There’s the mud horse, said Adrian, pointing towards the distant edge of the bladderwrack, “and the nets are three or four hundred yards further out, where you can just see the stakes.” We stood on the stone-riddled Somerset foreshore, gazing across acres of brown, slippery seaweed fringing the empty sea-washed mud of Bridgwater Bay. Behind us loomed the grey menacing bulk of the nuclear power station at Hinkley Point, and I was struck by the strange contrast of 21st century technology and the time-lost manner of fishing in which we were about to engage.
The tide was now at its lowest ebb, revealing miles of grey mudbanks glinting under a pallid sun washed by drifting clouds. In the far distance, 20 miles across the empty bay, Wales was a mist-shrouded blur and the only sound was the plaintive call of gulls. Adrian, stooped under the weight of baskets and a large sieve, grasped his walking pole and, together, we set out for the mud horse.
Timeless way of life
Earlier, I had talked to Brendan Sellick, Adrian’s father, and he explained something of the history of this unique method of fishing of which the Sellicks, father and son, are the last practitioners in the country. Brendan said his great-greatgrandfather gave up his job as a stone mason around 1820 to marry a local girl who then persuaded him to turn to fishing for a livelihood. At that time there were a dozen or more families in this area of Bridgwater Bay, all of whom were making a good living from the sea. Today, the Sellick families live in the tiny village of Stolford, their cottages little more than a stone’s throw from the beach, and they still pursue this age-old way of life.
Brendan has been fishing for some 60 years, and is the fourth generation of his family to do so. He told me that when he started several local families were still fishing, but the construction of the Hinkley Point power station half-acentury ago attracted local labour, and the Sellicks were all too soon the only family left fishing. Both Adrian and Brendan believe that the nuclear power station has had a detrimental effect on the fishing and the wildlife of these tidal waters.
“Vast amounts of water go through the system,” Adrian said, “and so much sea life must be destroyed. It’s the same with eels, which are fast disappearing through the over-fi shing of elvers, which can make £200 to £300 or more per kg. Over the past 20 years, stocks have dwindled and the eel is now becoming a rarity.”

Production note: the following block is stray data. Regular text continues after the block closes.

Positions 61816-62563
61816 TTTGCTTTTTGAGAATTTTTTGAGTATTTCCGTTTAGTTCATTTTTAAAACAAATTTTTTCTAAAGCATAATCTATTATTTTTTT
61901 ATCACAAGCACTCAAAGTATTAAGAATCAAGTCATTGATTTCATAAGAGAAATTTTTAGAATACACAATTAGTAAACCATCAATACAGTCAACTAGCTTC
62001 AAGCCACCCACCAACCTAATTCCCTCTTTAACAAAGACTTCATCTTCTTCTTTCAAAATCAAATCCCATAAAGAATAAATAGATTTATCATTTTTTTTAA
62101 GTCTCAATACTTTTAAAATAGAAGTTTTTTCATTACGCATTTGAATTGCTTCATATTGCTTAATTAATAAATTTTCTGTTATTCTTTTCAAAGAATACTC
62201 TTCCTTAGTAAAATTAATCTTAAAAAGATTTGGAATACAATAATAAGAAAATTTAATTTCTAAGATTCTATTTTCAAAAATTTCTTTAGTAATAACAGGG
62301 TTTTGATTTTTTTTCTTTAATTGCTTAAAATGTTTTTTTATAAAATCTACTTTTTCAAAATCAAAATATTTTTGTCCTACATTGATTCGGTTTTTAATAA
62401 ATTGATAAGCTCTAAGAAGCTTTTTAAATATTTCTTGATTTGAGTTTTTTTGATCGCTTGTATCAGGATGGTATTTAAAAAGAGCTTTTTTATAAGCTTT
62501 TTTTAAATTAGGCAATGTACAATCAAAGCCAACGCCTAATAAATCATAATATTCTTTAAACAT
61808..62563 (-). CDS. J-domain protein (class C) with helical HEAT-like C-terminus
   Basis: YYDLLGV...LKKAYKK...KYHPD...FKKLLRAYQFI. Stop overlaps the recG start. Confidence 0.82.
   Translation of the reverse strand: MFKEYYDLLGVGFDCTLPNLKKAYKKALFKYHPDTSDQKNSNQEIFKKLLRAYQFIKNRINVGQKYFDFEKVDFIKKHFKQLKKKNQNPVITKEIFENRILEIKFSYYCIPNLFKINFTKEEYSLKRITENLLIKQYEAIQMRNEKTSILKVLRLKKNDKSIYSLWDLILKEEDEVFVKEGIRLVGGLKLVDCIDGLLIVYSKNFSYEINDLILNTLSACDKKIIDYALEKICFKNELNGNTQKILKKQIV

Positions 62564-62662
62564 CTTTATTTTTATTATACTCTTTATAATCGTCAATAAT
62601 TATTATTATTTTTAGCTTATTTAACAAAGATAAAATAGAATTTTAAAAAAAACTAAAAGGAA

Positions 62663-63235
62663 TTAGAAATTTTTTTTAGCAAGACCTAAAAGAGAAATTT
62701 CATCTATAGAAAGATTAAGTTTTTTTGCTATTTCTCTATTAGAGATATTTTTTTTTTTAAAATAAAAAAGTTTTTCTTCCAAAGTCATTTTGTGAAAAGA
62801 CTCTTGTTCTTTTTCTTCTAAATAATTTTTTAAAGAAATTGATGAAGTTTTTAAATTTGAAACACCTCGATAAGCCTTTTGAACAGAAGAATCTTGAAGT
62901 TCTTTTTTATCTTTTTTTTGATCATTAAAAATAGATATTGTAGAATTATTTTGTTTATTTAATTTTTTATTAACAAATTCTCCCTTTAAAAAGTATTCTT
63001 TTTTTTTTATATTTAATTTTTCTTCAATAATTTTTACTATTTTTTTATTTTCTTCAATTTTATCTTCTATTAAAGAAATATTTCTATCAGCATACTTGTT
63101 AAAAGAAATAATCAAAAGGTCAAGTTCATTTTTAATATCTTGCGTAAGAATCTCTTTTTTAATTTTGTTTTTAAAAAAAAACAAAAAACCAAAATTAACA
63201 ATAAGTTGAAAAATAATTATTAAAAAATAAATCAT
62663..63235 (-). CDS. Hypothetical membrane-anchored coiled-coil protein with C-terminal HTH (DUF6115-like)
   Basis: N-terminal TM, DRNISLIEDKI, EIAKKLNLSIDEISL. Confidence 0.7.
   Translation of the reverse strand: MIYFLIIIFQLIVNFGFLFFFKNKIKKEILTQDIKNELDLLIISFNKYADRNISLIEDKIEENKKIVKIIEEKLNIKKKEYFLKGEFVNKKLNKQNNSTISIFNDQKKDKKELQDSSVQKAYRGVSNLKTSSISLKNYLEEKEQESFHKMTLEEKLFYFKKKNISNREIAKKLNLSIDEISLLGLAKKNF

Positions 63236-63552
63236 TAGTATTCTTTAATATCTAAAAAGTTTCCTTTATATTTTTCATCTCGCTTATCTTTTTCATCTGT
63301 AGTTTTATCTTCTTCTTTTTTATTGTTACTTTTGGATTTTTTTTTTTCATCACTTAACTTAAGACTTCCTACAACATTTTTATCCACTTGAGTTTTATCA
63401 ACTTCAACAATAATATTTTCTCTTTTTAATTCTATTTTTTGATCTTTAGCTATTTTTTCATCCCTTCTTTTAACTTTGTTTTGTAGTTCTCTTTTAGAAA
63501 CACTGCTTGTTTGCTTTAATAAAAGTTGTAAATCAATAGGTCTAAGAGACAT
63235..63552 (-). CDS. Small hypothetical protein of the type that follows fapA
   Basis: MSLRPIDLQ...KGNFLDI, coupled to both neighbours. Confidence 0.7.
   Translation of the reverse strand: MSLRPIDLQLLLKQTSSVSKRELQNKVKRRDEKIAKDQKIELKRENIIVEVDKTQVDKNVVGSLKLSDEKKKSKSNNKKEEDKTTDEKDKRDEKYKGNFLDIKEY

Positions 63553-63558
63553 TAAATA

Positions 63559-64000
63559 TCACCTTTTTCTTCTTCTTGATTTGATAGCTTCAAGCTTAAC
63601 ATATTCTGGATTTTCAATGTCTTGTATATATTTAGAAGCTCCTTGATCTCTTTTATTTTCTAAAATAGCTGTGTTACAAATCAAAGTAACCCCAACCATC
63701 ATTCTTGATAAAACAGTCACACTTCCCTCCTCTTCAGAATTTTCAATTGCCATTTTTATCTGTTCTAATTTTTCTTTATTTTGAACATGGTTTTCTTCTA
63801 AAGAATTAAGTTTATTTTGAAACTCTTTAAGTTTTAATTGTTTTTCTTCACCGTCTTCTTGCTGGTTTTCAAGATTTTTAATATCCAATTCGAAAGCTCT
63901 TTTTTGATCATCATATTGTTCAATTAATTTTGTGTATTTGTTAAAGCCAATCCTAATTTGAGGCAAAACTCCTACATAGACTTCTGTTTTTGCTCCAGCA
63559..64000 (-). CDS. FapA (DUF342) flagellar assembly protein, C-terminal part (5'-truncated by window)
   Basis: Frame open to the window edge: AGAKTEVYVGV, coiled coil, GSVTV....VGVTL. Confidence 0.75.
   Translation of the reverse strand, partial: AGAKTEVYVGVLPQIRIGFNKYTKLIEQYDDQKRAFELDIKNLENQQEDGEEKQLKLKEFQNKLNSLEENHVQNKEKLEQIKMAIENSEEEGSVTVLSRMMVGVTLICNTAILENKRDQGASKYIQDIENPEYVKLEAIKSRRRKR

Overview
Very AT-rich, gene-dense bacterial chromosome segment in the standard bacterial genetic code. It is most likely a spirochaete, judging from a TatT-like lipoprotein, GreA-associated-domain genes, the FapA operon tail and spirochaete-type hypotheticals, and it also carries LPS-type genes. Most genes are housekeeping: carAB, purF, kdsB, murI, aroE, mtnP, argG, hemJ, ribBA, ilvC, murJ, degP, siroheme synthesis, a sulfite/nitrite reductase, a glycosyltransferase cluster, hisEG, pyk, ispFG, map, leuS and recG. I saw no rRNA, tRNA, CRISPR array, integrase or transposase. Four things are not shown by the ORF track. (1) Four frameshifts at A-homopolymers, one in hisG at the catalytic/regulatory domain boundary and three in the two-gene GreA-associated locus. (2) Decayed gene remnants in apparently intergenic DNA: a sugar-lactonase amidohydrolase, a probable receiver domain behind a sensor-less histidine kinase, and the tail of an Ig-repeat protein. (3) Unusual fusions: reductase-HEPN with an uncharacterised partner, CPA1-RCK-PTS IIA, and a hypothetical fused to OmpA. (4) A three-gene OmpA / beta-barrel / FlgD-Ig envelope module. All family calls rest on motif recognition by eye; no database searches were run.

“The brown shrimp is our main source of livelihood,” said Brendan. “We used to send them all over the country, particularly for potted shrimps, but now the majority of the catch is sold here. We also catch bass, sole, whitebait, sprats and cod in the winter. The shrimp fishing starts in April, and come mid-summer and autumn they’re usually in abundance but vanish when the first frosts come.”
A primitive tool
The mud horse has been used by the family for nearly two centuries. A simple construction of wood, it is a primitive tool but the only way of getting across some of the worst mud patches without sinking. It has undoubtedly been in use as a fishing aid since time immemorial. Indeed, the remains of a mud horse, believed to be about 4,000 years old, have been dug up in the Somerset Levels.
Primitive it may be, but it is also highly effective as Adrian demonstrated. Leaning on the back of the mud horse, with his gear stowed over the centre planks and on the up-curved front, he waded through the sloppiest mud with relative ease and had no fear of becoming trapped.
Now I have a confession to make. Wearing only rubber boots and overtrousers tied at the ankles, the prospect of wading through several hundred yards of leg-gripping mud to reach the nets was not appealing. I knew that within a short space of time I would be enveloped by the mud and would probably have to be rescued. I therefore nobly agreed to remain behind while Adrian and our photographer, Brian Phipps, sensibly clad in waders, set out for the distant stakes and nets. On this occasion, Adrian chose not to use the mud horse but to guide Brian along a course of mud which, he claimed, would support them both.
It was, as Brian told me later, an exhausting experience. The nets were held on stakes driven into a relatively hard section of mudbank, but there were leg-pulling stretches which demanded all his ingenuity and strength to stay upright and also to protect his cameras. However, several nice sea bass and a brace of shad and some flounders were recovered from the nets, while long tube nets held brown shrimps and sprats. At this point in the proceedings, the sun vanished behind dark clouds, while a sea fret rolled across the bay from the Welsh coast. Both men vanished into the mist and I was left standing amidst bladderwrack, peering in vain out to sea.
The silence was broken only by the call of a gull. For close on an hour I anxiously waited and then, at last, as I was beginning to imagine a scenario involving rescue helicopters, two distant specks, dark against the grey mist, advanced across the mud and into view. Adrian was weighed down with a large basket on his back filled with the catch. Though he said that the shrimps were few in number compared with catches later in the summer, there were at least three double handfuls.
Later that day, I boiled half a pound or so of shrimps for four minutes until they were pinky-brown and then set about them. No need to shell, just pinch off the head and tail, and enjoy. What a contrast to the tasteless cotton wool prawns from the Far East. Salty and tasting strongly of the sea, little wonder that these brown shrimps are so eagerly sought after. It was, by drian’s and Brendan’s standards, a modest catch for the day but nevertheless, three fine sea bass — the heaviest 4lb — two shad, some flounders, shrimps and sprats made the effort well worthwhile in my book.